That night we had a slide presentation given by respected Breeder Judge Kathy Lorentzen who had worked on revising the breed standard, as we know it today. She enthusiastically wanted to share the knowledge she gained while working on the project. The focus centered on characteristics that seem to be in jeopardy today, head type, proportion and movement. It also emphasized the history of the English Springer Spaniel. It is important that we understand where we have come from to know where we are today. Many times history is overlooked because it is thought to be boring and unimportant. But studying the history of the breed can give one insight and a sense of direction. Kathy spent a fair amount of time discussing our breed's history. The presentation was also meant to clarify and expand upon things we already know and it was an experience where we could measure our decision-making. Purposeful decision-making equals betterment of the breed. But purposeful decision-making requires knowledge and to gain more knowledge requires a lot of time and effort. At times it is not easy to come by and many are not willing to make the effort.
Currently our efforts and the use of our time are spent and focused on competition and winning. One breeder claimed "you can't be credible unless you win in the ring". But I believe exhibiting dogs is not just about competition; it includes knowledge, competence and integrity as well. The competition has created this distance between us. Its divisiveness weakens us and it feeds upon itself. When we become more knowledgeable, more competent, we bring about more confidence and self-reliance. When channeled in a positive manner it can create a sense of community, which banishes resentment. The benefit of knowledge makes our breed stronger, more viable, it gives us power. The power to make decisions based on solid information rather than decisions based on wants and desires. Knowledge also gives us utility. We are all restricted by the limited resources available to us. We try to select the options that best advance our personal objectives with the least amount of output. We often try to choose what provides the most benefit. Utility is the benefit or satisfaction expected from a choice or course of action and is subjective. Knowledge along with purposeful decision making can create outputs that not only produce benefits but enhance satisfaction as well. To inspire our participants we must generate events that promote more knowledge.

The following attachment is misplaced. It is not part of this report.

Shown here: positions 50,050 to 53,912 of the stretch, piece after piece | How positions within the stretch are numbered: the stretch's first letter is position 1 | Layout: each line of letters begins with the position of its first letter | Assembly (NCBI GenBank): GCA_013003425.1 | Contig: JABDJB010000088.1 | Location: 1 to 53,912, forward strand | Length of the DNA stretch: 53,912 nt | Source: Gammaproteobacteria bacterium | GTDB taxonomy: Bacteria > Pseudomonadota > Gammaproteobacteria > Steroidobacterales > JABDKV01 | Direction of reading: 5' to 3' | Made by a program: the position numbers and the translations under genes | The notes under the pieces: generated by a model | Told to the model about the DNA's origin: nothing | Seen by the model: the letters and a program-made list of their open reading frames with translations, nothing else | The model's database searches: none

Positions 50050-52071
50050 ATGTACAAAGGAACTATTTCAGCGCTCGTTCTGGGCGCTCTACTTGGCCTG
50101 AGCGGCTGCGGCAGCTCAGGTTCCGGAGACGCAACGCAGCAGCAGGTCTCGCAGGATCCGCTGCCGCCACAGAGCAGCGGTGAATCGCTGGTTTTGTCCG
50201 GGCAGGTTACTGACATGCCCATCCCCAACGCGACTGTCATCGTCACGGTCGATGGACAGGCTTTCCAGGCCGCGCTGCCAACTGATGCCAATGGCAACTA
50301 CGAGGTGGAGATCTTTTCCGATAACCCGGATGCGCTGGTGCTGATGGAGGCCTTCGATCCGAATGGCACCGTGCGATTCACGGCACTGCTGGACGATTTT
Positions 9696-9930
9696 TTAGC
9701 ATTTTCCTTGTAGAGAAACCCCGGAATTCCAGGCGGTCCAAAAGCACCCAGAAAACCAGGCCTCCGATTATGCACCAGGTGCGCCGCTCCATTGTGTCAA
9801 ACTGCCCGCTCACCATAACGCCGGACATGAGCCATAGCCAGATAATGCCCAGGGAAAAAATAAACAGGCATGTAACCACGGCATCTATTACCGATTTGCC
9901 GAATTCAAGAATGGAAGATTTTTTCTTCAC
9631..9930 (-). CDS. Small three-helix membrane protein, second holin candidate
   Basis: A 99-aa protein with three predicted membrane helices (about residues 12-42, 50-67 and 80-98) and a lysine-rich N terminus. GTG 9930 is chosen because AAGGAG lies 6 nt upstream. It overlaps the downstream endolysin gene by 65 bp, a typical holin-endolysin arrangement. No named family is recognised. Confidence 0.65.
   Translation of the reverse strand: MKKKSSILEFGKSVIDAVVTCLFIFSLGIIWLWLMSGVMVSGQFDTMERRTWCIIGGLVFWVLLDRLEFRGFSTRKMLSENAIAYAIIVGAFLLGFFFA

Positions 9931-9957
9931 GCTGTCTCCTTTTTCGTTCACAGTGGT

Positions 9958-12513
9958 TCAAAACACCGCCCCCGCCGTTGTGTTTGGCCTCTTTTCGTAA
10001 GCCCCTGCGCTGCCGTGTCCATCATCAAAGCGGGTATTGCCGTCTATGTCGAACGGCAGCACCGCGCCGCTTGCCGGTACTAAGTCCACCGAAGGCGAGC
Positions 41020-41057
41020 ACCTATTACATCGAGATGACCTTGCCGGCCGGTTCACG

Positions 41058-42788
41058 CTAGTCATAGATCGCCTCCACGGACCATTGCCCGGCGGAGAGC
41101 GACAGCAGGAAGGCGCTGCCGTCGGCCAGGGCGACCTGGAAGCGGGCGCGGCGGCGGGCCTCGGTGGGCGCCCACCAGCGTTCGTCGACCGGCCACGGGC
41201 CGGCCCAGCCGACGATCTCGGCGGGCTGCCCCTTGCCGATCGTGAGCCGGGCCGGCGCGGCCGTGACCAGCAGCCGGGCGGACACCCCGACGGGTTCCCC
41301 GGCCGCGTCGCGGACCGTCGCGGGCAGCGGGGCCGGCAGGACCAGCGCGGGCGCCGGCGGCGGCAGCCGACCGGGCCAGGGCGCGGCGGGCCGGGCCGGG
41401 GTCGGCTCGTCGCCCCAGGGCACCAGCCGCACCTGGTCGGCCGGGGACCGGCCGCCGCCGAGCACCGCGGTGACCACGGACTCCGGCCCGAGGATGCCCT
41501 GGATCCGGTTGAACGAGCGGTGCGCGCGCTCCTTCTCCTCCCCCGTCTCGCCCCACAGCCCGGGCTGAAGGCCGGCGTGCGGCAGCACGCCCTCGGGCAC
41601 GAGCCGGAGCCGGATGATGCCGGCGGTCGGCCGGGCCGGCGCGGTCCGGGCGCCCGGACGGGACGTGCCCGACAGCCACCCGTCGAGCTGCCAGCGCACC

Events where information can be passed and gathered and where the knowledge we gain will allow common goals to be defined, focused on and eventually attained. The knowledge is out there, all we have to do is claim it. The response that evening was instantaneous. There was a lively discussion among the participants. Everyone had something to share about their perspectives that they hadn't had an opportunity to discuss before. There were many that thanked us for organizing the event and they were glad that they had come. One claimed she had "learned more about Springers in that one evening than she had in the last ten years".
The following day Judy witnessed something she has never seen before. Springer breeders and exhibitors in-groups at ringside discussing and observing together what they had learned the night before. Discussing what they could do for the betterment of our breed. The seeds of knowledge had been planted which enabled us to learn and understand our breed better.
With that information we can strive to breed dogs that fit the description as it is written, not interpret the standard to fit the dogs that we have already produced. Let's do our best to generate events where we can take the time to gain the knowledge that's so influential, and learn what makes a Springer a Springer. Knowledge to help us choose wisely and intelligently. In the end we all become winners.
*Over fifty people attended our program that evening including the Breed Judge from Saturday's specialty show. I would like to thank the Santa Clara Valley ESSA for their willingness to take on this project and for their wonderful hospitality that evening. A special thank you to Kathy, she has put in a tremendous amount of time and effort into creating a valuable presentation. And of course thanks to those that attended. All were attentive and helped generate a very rewarding experience. I truly believe there is a need for these types of events. Kathy, Judy or myself are willing to discuss our thoughts on this matter with anyone who is interested. We'd love to hear from you.